A new blue catfish record on Lake Oconee was set on Sept. 16 by Wayne Tatum, of Tennille. The monster blue weighed 69-lbs., 7-ozs. and was caught around 10 a.m. Friday morning about a mile up the lake from the dam. The giant fish smashes the old Lake Oconee blue cat record by more than 22 pounds.
This is the second record catfish from Lake Oconee within the same week. A record-breaking flathead was caught Sept. 9. That full story can be viewed at www.gon.com.
Wayne said he has been fishing Lake Oconee since it was impounded.
“I go to Highway 44 and put in, and I catch my bait there. After I catch my bait, I take my boat back out of the lake and drive down to the dam and put in,” said Wayne.
Wayne anchored in 45 feet of water. He was fishing about 3 feet off the bottom using an Abu Garcia 6500 reel.
“I was using some live gizzard shad and cut gizzard shad,” said Wayne.
Wayne prefers to use gizzard shad, but if he can’t catch them, he uses threadfin shad.
Amazingly, Wayne had already caught a blue catfish earlier that morning that weighed 42 pounds on part of the same gizzard shad he caught the record-breaking fish on.
“I put the middle section of this gizzard shad on this other line, the one the big fish hit,” said Wayne. “I imagine it took me 20 minutes or a little longer to get it in. Whenever I finally got it to the boat, that’s where the fun began because I was trying to fit something 52 inches long in a 25-inch deep landing net, and that doesn’t work too good. I finally got the net hung up in part of my boat on one of my railings, and we both rested for 10 minutes, and then I reached over and grabbed the left-hand side of the net and pulled the net and everything into the boat, and it just flounced in the floorboard. I said to myself, ‘Well, I have never had a fish measured or weighed in my life, but this one I’m gonna take and have it weighed.’”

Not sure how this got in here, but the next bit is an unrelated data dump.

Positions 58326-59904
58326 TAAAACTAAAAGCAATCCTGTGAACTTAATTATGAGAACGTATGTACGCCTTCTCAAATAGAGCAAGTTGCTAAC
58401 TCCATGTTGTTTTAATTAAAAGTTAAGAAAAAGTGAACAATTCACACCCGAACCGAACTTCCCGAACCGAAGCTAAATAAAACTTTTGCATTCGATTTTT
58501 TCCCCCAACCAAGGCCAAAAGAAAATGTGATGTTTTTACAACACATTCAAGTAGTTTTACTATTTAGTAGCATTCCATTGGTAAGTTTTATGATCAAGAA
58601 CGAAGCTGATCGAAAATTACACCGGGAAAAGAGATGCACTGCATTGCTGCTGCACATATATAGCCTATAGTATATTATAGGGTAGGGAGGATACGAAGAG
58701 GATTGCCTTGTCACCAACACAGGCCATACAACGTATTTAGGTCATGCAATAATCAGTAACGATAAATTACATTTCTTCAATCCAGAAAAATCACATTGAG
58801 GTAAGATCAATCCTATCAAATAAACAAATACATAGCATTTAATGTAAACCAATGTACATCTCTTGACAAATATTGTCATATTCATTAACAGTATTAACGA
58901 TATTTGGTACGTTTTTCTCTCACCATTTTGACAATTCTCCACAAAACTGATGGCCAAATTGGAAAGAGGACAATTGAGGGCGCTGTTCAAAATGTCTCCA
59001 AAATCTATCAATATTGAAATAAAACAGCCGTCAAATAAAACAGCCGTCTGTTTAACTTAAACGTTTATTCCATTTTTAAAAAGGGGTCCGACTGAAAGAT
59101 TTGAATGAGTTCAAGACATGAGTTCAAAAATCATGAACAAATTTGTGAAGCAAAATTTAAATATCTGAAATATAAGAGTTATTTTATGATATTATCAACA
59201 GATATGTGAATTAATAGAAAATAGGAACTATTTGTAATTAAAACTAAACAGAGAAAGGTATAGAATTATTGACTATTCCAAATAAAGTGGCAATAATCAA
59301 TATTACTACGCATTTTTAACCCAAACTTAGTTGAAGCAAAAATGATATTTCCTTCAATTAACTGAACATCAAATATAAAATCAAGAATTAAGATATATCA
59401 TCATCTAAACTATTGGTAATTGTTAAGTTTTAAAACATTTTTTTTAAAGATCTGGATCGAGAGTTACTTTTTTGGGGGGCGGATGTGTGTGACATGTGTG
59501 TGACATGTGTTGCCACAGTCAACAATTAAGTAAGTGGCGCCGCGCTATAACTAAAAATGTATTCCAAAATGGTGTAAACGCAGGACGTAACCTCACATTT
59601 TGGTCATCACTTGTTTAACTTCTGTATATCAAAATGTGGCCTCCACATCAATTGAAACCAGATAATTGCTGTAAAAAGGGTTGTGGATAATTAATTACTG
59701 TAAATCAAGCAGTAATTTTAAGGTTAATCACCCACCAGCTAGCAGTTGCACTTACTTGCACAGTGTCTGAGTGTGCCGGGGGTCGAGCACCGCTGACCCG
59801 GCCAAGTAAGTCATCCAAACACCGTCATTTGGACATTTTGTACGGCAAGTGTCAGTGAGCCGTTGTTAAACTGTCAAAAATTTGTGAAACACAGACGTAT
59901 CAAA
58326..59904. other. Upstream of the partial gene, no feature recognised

He called his son, who works in Milledgeville, and he gave Wayne the information on where to take the record-breaking fish to be weighed. Wayne drove to the WRD Fisheries office in Social Circle.
“There was a fellow named Tony, and he was the one who unfortunately had to take it out of the boat for me because I was about to give out, and he weighed it and certified it,” Wayne said. “I had to drive back through Milledgeville and show it to my son and everyone who worked there.”
Wayne said over the years he has fished for every type of fish in Lake Oconee.
“I fished for stripers and hybrids for years, but I had a friend I went catfishing with one day, and I kind of liked that. It was a change, and I got kind of interested in it,” said Wayne. “I’ve never caught one like this, so it was a surprise.”
GON keeps and compiles Georgia’s official Lake and River Records, which are published each February in GON magazine. If you catch a fish you think might be a lake or river record, call GON at (800) 438-4663 or e-mail firstname.lastname@example.org.
All potential record fish must be weighed on certified scales (tested by Ga. Dept. of Agriculture) for consideration, and for many species a verification by a fisheries biologist will be required.